When should you book your holiday flights? Experts say right now!

OK. We know that the leaves haven’t turned yet, and the smell of pumpkin spice is barely wafting through the air. We aren’t even in Halloween prime time yet. We assure you, we aren’t trying to rush things, but we’d like to offer some seriously good advice: If you plan to fly someplace for the holidays – either for Thanksgiving or for the Christmas / Hanukkah / Kwanzaa window – it’s not too early to book your plane travel now. In fact, it may be the ideal time.

According to AAA Travel’s flight booking data from the last three years, Sept. 25 marks the start of the best booking window for air travel over the Thanksgiving and Christmas holidays. It’s generally the best time for both availability and price deals. While it’s true that there are sometimes last-minute deals for travel, there is limited availability – so if you want the best availability and choice, start looking soon.

See AAA’s advice for the best days to travel on both holidays windows: The Best Time to Book Your Holiday Flights? Now! Check their article for some detailed advice. We’re reproducing two of their handy charts.

AAA Thanksgiving travel -chart of best dates

AAA - Christmas holiday travel = best times chart

SmarterTravel offers their take on timing: The 12 Best and Worst Days to Travel This Holiday Season. They show the busiest travel days around both holidays by share of bookings from travel booking site Hipmunk. They also offer some advice on snagging the best fares.

For train travel, Amtrak offers Tips for Successfully Booking Your Trip. They say that “The earlier you book your tickets, the more likely you are to get the lowest fare available for the dates you want on the routes along your journey. You may book your travel up to 11 months in advance.” See their Tips for Savvy Travelers.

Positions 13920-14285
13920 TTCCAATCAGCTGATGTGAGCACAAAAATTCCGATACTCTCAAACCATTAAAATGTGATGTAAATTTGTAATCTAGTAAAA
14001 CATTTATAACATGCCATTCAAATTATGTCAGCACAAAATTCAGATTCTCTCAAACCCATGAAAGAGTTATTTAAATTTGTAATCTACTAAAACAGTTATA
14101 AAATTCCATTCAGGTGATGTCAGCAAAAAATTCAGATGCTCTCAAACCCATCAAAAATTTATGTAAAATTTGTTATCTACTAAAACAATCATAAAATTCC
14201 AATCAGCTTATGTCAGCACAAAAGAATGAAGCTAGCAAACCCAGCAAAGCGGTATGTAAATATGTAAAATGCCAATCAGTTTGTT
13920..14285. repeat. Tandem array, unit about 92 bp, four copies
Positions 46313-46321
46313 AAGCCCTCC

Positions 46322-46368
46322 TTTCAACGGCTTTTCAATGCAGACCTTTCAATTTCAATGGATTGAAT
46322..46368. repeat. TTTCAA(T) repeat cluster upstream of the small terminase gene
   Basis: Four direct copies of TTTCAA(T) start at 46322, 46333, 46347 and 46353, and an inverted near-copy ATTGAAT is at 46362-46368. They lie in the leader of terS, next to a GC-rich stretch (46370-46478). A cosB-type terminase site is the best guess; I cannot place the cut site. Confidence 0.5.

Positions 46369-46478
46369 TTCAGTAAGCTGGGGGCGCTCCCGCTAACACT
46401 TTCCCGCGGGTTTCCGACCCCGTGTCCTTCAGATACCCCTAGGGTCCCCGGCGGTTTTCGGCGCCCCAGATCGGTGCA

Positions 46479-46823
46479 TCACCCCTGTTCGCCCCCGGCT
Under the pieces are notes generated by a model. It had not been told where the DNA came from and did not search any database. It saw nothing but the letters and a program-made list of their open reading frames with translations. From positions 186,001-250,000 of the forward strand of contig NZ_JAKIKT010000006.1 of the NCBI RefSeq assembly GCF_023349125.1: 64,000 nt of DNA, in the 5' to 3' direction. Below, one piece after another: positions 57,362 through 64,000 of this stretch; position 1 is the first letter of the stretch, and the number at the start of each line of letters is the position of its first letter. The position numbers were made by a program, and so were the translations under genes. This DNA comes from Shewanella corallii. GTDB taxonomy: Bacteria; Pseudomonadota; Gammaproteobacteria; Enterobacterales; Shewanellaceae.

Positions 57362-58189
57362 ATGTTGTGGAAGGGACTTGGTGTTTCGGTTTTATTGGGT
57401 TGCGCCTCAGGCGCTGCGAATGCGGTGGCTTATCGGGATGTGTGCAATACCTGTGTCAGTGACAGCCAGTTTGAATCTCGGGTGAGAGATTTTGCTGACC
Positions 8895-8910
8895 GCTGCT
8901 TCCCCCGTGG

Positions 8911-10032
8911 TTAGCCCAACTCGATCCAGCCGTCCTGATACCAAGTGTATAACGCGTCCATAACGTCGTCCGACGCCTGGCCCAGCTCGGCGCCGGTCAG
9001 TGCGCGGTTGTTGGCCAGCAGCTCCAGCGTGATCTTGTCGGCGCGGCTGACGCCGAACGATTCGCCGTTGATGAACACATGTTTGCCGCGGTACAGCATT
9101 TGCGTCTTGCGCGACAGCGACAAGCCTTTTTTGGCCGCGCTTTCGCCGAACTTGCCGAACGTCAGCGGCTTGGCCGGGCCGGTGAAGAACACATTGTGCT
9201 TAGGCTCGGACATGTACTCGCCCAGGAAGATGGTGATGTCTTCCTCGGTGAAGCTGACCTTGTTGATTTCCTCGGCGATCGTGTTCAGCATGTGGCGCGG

In planning your trip, consider whether you need trip insurance. If you are just zipping home on a domestic flight to visit your folks, you might not need it. Instead, before you book, check your credit cards to see if any offer baggage protection or other travel benefits when you book a flight – many do. And know your consumer rights – see the Department of Transportation’s Fly Rights: A Consumer Guide to Air Travel.

But if you are taking an expensive family trip over the holidays and traveling overseas or on a cruise, you might want to talk trip insurance over with your agent to protect your investment. The Insurance Information Institute offers a good primer: Should you buy travel insurance?

Reprinted from Renaissance Alliance – no usage without permission.

Take the “What the Flood” quiz

How much do you know about flood insurance? Probably very little, unless you’ve had an experience with flooding or your insurance agent has discussed it with you. Check it out – take this quick What the Flood interactive quiz to see if you understand the insurance protection that would apply should common water damage scenarios occur. The quiz is promoted by the National Association of Insurance Commissioners (NAIC), who offer great info on Understanding Flood Insurance.

Here are a few common flood insurance myths

  • Myth: I don’t need flood insurance because I already have homeowners insurance.

Reality. Homeowners insurance rarely covers flood damage – talk to your agent.

  • Myth: I don’t need flood insurance because I don’t live in a high-risk flood zone.